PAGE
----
• Sensitivity to the shortage of time and resourcing in both representative organisations of persons with psychosocial disabilities at national and local levels and in advisors who can provide technical advice on inclusion and psychosocial disability. We have found that in each scenario where there is a request for advice, or an influencing opportunity there are often multiple roles that need to be taken: representation, accountability, advocacy, capacity building, facilitation and technical advice among others. Our goal is to play technical roles that complement our disability movement partners’ engagement, not take their space, but we recognise that this takes continual communication, reflection and learning to get this right.
  • Given we work with a range of umbrella and cross-disability OPDs within our advisory role we have, at times, been able to foster opportunities for exchange between cross disability and psychosocial disability representative organisations within work we are undertaking. For example, linking TCI to other OPDs to provide capacity development on psychosocial disability and engage in peer exchange.

We have also learned some lessons along the way:

  • We do come from different operating contexts to our OPD partners, particularly newer less formal organisations and networks of people with psychosocial disabilities. Taking the time to understand each other, and how to best work together whilst evolving the work slowly over time has been important.
  • We need to be conscious of the power imbalances that can exist in relationships between local civil society groups and international NGOs, and particularly of the concept of “NGO-ization” where NGO’s can inadvertently drive local organisations away from working on the local priorities of their members, in pursuit of a global agenda introduced by international actors.[5] It is much easier to have quality engagement with OPDs, not take the space, or feel like we are subverting their agenda when we have a long-term relationship with one another and understand one another’s ways of working and priorities. Sometimes, we get asked to provide support in contexts by clients where we don’t have these long-term relationships, which presents challenges to us and OPDs involved. Never-the-less things have to start somewhere, so these engagements often are the start of a longer-term engagement.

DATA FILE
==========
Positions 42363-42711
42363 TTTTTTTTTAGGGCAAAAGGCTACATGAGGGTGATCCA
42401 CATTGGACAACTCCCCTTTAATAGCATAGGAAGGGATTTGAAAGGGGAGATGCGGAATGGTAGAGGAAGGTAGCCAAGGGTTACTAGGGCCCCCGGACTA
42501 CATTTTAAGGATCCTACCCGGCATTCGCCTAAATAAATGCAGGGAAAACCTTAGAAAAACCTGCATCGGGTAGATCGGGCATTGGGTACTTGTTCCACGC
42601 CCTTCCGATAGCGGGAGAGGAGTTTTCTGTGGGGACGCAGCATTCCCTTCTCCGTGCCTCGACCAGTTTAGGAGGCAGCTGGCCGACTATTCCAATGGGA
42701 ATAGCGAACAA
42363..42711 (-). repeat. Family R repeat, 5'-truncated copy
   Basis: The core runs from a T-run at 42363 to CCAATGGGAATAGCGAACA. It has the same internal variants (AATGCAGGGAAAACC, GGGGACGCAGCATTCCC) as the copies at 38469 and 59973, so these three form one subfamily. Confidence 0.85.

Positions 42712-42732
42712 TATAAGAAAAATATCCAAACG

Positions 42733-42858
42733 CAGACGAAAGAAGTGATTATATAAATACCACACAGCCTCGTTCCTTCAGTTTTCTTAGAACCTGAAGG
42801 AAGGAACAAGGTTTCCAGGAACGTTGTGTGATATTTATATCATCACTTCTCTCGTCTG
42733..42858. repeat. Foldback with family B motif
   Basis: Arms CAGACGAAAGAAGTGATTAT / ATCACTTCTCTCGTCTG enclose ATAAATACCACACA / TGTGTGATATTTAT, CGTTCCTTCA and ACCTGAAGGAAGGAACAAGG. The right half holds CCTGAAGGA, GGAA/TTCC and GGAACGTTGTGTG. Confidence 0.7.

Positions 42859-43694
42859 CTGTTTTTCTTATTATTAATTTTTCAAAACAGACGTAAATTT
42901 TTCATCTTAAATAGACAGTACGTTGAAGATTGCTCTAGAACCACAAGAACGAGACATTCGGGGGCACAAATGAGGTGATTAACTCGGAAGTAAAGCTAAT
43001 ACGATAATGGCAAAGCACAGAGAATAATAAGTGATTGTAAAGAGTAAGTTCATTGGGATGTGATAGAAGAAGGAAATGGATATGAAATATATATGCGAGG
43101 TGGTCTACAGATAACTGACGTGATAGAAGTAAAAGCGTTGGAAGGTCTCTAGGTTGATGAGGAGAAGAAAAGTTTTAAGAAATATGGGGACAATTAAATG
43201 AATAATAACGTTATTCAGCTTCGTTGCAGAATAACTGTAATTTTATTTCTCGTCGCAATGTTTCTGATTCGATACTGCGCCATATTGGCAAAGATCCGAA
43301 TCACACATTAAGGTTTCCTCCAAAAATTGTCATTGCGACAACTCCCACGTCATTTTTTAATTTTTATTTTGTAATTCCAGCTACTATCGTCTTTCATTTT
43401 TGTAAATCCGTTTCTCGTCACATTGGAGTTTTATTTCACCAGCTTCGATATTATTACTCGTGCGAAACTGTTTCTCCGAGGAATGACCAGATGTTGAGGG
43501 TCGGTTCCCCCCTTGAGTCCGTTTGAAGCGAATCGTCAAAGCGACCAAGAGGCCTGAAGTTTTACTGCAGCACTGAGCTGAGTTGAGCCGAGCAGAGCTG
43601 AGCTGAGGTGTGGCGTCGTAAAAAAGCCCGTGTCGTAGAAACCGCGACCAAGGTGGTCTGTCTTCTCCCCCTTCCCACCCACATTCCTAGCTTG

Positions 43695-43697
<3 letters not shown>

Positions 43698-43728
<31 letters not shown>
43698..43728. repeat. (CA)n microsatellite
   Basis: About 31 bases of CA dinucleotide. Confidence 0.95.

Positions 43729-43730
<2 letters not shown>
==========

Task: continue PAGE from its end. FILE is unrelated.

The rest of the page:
• Groups of people with psychosocial disability may be at a much earlier stage of representation and organisational development due to the discrimination and historical barriers faced. This often leads to us collaborating with less “official” or registered representative networks and self-help groups. This requires creativity and flexibility in approach and creates additional challenges to be overcome when trying to leverage funding for these groups.

We are still in a process of continual learning and evolution of how we work as we seek to deepen our relationships with organisations of people with psychosocial disabilities, to leverage more resources to these groups and to seek greater impact. We recognise there is much much more to do and to learn, and we welcome the commitment of other international cooperation actors in this pursuit.

[1] Human Rights Council (HRC) Resolution on Mental Health and Human Rights (A/HRC/36/L.25)

[2] Special Rapporteur on the rights of persons with disabilities. Report on disability-inclusive international cooperation. To the 75th session of the General Assembly, October 2020 (A/75/186)

[3] Transforming Communities for Inclusion Asia Pacific. Bali Declaration. October 1, 2018. Accessed on February 9th, 2019 at

Full Text of the Bali Declaration

[4] CBM Inclusion Advisory Group. Website. Accessed on December 8th, 2020 at

[Inclusion Advisory Group]

[5]Meyers, S (2016) NGO-Ization and Human Rights Law: The CRPD’s Civil Society Mandate. Laws, 5(2), 21. Available at

Aleisha Carroll is one of the managers of the CBM Global Inclusion Advisory Group based in Australia. Aleisha provides disability technical advice and capacity development support across a number of research and development activities.

Briana Wilson is a Senior Advisor with the Inclusion Advisory Group Global Team. She supports local advisory teams and leads on global level technical advice.